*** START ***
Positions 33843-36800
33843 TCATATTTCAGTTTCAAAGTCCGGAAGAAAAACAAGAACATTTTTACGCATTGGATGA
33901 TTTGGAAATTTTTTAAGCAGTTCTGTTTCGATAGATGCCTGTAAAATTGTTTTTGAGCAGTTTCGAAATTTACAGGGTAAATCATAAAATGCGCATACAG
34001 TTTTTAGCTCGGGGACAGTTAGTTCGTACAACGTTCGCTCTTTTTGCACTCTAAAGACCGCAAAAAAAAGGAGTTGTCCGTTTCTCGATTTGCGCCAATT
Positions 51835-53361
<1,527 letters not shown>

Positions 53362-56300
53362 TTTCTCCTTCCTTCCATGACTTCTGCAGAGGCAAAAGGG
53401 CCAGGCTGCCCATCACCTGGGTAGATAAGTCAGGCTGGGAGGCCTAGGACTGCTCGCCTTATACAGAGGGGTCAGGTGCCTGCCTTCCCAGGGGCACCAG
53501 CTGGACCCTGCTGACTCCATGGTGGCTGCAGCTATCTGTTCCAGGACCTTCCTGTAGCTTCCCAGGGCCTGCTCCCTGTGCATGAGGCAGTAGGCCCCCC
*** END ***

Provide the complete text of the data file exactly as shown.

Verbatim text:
Positions 33843-36800
33843 TCATATTTCAGTTTCAAAGTCCGGAAGAAAAACAAGAACATTTTTACGCATTGGATGA
33901 TTTGGAAATTTTTTAAGCAGTTCTGTTTCGATAGATGCCTGTAAAATTGTTTTTGAGCAGTTTCGAAATTTACAGGGTAAATCATAAAATGCGCATACAG
34001 TTTTTAGCTCGGGGACAGTTAGTTCGTACAACGTTCGCTCTTTTTGCACTCTAAAGACCGCAAAAAAAAGGAGTTGTCCGTTTCTCGATTTGCGCCAATT
Positions 51835-53361
<1,527 letters not shown>

Positions 53362-56300
53362 TTTCTCCTTCCTTCCATGACTTCTGCAGAGGCAAAAGGG
53401 CCAGGCTGCCCATCACCTGGGTAGATAAGTCAGGCTGGGAGGCCTAGGACTGCTCGCCTTATACAGAGGGGTCAGGTGCCTGCCTTCCCAGGGGCACCAG
53501 CTGGACCCTGCTGACTCCATGGTGGCTGCAGCTATCTGTTCCAGGACCTTCCTGTAGCTTCCCAGGGCCTGCTCCCTGTGCATGAGGCAGTAGGCCCCCC